Bill Gates, the founder of technology giant Microsoft, had come up with an interesting conspiracy theory in recent weeks. According to the theory, Gates aimed to use the coronavirus to attach microchips to humans. With a survey, the number of people who believe in this theory has emerged in the USA.
Bill Gates, one of the founders of Microsoft, one of today’s largest companies, has managed to be at the forefront with his success to date. However, he has been referred to with more coronavirus in recent weeks. Bill Gates does not come off our agenda with what he says and does about coronavirus.
Describing years ago that the world will be affected by the most unexpected virus, Bill Gates resigned from the Microsoft Board to devote more time to charitable priorities such as global health. Shortly after this move, an interesting claim was made about Bill Gates.
Bill Gates claims to use coronavirus to plug in a microchip:
Roger Stone, the former adviser to US President Donald Trump, said that the coronavirus outbreak may have been caused by Bill Gates. Roger Stone, furthering his claim, suggested that Bill Gates and other globalists used this virus to make vaccines mandatory and to attach microchips to people.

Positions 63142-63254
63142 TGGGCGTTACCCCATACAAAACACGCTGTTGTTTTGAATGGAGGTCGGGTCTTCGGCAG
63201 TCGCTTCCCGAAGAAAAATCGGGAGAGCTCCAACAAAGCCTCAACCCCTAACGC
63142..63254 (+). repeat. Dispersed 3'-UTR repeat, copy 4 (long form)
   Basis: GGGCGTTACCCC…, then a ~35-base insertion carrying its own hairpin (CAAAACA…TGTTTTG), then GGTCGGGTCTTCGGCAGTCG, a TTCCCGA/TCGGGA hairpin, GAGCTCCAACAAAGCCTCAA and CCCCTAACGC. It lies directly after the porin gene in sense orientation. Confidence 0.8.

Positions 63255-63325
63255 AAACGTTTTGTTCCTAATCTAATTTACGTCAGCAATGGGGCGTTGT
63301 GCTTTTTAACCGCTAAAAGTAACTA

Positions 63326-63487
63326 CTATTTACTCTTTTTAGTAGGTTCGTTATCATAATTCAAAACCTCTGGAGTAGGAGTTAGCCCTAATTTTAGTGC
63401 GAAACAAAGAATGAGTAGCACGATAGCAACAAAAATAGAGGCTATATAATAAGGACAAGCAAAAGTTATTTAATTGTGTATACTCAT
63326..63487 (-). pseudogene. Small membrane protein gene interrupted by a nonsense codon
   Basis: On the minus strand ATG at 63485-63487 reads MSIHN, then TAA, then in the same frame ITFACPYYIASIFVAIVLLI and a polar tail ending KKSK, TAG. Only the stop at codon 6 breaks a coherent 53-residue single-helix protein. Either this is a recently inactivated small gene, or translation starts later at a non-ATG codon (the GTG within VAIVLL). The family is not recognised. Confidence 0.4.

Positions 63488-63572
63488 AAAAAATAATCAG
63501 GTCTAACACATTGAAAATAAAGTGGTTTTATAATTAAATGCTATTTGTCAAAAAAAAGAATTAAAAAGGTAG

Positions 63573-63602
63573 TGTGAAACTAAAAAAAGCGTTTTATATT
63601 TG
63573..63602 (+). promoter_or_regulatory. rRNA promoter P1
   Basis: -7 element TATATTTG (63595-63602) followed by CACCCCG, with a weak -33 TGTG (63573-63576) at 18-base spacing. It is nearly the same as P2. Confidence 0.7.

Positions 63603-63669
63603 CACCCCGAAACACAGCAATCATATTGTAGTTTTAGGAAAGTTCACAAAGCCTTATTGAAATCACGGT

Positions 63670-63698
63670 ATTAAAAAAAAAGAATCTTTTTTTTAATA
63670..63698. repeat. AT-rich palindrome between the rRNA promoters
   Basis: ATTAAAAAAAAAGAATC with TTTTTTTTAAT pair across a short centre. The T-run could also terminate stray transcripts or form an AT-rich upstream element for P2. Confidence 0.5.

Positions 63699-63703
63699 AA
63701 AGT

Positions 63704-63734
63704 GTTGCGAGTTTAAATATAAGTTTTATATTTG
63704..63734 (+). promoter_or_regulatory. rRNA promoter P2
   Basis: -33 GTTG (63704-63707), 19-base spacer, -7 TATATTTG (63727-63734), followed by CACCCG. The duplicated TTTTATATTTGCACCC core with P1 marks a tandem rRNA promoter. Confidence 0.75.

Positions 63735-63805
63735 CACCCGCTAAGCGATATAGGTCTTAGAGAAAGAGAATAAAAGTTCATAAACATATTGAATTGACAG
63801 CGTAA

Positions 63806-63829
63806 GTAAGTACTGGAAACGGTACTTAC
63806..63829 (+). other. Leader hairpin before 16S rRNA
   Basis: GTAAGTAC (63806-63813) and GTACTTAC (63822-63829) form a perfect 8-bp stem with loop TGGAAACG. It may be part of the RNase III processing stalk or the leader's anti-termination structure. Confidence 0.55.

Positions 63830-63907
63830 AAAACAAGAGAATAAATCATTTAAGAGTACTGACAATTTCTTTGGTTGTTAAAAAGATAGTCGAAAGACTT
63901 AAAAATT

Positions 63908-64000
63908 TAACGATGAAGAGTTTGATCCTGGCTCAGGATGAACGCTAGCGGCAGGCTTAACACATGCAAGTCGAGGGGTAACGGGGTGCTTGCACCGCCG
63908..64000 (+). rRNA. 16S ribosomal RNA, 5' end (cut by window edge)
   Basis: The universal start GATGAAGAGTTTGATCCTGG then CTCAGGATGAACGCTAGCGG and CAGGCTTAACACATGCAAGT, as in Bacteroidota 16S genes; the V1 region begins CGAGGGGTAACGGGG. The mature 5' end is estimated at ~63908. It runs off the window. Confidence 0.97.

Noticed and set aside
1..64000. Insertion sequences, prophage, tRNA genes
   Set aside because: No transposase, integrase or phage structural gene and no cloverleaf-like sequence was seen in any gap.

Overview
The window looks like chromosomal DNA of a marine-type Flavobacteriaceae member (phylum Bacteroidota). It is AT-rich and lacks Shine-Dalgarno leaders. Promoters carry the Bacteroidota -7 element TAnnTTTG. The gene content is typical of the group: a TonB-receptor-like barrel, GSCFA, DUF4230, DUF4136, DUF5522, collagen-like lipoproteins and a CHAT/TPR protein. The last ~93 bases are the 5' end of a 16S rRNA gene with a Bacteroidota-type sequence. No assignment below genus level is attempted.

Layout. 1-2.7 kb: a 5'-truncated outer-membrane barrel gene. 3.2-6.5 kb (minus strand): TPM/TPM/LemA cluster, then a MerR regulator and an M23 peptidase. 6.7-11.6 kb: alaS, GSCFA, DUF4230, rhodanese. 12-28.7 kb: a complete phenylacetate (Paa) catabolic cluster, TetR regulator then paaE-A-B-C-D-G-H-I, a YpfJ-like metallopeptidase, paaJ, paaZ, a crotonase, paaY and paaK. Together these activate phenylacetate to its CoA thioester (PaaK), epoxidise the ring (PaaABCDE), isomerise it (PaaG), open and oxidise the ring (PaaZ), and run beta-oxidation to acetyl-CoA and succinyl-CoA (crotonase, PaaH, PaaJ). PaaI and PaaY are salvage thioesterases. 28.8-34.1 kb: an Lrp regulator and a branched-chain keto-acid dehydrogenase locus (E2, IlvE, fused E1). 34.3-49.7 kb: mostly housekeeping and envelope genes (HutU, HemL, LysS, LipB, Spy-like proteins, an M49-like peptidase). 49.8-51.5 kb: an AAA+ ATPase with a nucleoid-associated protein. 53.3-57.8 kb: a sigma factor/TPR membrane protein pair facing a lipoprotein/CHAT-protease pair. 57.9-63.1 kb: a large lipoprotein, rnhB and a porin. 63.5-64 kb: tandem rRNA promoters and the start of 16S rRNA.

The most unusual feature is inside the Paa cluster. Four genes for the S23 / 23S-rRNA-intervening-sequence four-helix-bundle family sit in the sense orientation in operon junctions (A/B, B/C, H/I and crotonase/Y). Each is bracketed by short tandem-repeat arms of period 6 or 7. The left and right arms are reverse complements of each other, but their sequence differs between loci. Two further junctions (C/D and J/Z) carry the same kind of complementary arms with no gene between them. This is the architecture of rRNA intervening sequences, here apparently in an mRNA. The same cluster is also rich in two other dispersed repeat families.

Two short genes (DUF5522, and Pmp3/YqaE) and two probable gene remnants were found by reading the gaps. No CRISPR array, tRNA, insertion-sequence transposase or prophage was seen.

This issue was addressed in a recent survey by Yahoo News and YouGov. The audience, who named the American giant TV channel Fox News as the primary news source, participated in the survey. The question asked in the questionnaire was whether they believed that Bill Gates wanted to use the coronavirus vaccine to place microchips on Americans for global surveillance purposes.
50% of Americans believe in theory:
The resulting data from the survey was quite surprising. According to the survey result, 50% of Fox News viewers who participated in the survey believed in the conspiracy theory about Bill Gates. The data obtained by the survey is not only limited to these.
According to the survey, 74% of Republicans in the USA believed in conspiracy theory, while the rate was limited to 19% in Democrats. In addition, 44% of those who voted for Trump in the 2016 elections in the US stated that they believed in conspiracy theory. To date, Trump or Fox News has not made a statement confirming the conspiracy theory about Bill Gates.
Who is the source of misleading information about coronavirus?
The survey, in which 1,640 adult US people were used as national representative samples and compiled by gender, age, race and education, as well as voting, registration status and news in the 2016 presidential elections, did not only share this data. The questionnaire was also asked about the transmission of false or misleading information about the coronavirus.
More than half of the Democrats surveyed cited the Trump administration as the most misleading source of information. On the other hand, more than half of the Republicans blamed the mainstream media in this regard. Also, while only half of the respondents say they plan to become vaccinated when the coronavirus vaccine is available, this rate drops to 44% for Trump voters.